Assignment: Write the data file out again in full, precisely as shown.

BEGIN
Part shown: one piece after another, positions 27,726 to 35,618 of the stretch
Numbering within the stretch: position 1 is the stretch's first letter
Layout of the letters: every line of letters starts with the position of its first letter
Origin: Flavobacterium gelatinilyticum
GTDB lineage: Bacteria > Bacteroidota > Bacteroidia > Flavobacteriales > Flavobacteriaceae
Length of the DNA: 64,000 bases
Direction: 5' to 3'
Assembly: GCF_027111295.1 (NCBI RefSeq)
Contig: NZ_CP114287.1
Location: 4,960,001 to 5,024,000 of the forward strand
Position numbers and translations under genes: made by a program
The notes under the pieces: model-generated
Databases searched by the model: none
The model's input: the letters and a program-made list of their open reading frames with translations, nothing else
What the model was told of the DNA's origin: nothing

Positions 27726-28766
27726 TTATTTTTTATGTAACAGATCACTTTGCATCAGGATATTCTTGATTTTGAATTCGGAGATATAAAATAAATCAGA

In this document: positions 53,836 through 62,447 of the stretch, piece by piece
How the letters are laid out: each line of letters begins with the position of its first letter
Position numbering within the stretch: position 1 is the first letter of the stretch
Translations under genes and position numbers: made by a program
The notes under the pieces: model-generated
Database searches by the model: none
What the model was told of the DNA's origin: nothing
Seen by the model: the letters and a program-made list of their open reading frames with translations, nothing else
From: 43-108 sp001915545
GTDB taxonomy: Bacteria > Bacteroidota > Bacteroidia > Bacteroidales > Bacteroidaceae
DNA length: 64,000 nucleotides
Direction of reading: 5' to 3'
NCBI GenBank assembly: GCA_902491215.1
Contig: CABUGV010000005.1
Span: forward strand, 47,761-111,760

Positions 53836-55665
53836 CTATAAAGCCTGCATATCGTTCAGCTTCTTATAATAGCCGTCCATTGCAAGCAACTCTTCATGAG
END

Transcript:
Part shown: one piece after another, positions 27,726 to 35,618 of the stretch
Numbering within the stretch: position 1 is the stretch's first letter
Layout of the letters: every line of letters starts with the position of its first letter
Origin: Flavobacterium gelatinilyticum
GTDB lineage: Bacteria > Bacteroidota > Bacteroidia > Flavobacteriales > Flavobacteriaceae
Length of the DNA: 64,000 bases
Direction: 5' to 3'
Assembly: GCF_027111295.1 (NCBI RefSeq)
Contig: NZ_CP114287.1
Location: 4,960,001 to 5,024,000 of the forward strand
Position numbers and translations under genes: made by a program
The notes under the pieces: model-generated
Databases searched by the model: none
The model's input: the letters and a program-made list of their open reading frames with translations, nothing else
What the model was told of the DNA's origin: nothing

Positions 27726-28766
27726 TTATTTTTTATGTAACAGATCACTTTGCATCAGGATATTCTTGATTTTGAATTCGGAGATATAAAATAAATCAGA

In this document: positions 53,836 through 62,447 of the stretch, piece by piece
How the letters are laid out: each line of letters begins with the position of its first letter
Position numbering within the stretch: position 1 is the first letter of the stretch
Translations under genes and position numbers: made by a program
The notes under the pieces: model-generated
Database searches by the model: none
What the model was told of the DNA's origin: nothing
Seen by the model: the letters and a program-made list of their open reading frames with translations, nothing else
From: 43-108 sp001915545
GTDB taxonomy: Bacteria > Bacteroidota > Bacteroidia > Bacteroidales > Bacteroidaceae
DNA length: 64,000 nucleotides
Direction of reading: 5' to 3'
NCBI GenBank assembly: GCA_902491215.1
Contig: CABUGV010000005.1
Span: forward strand, 47,761-111,760

Positions 53836-55665
53836 CTATAAAGCCTGCATATCGTTCAGCTTCTTATAATAGCCGTCCATTGCAAGCAACTCTTCATGAG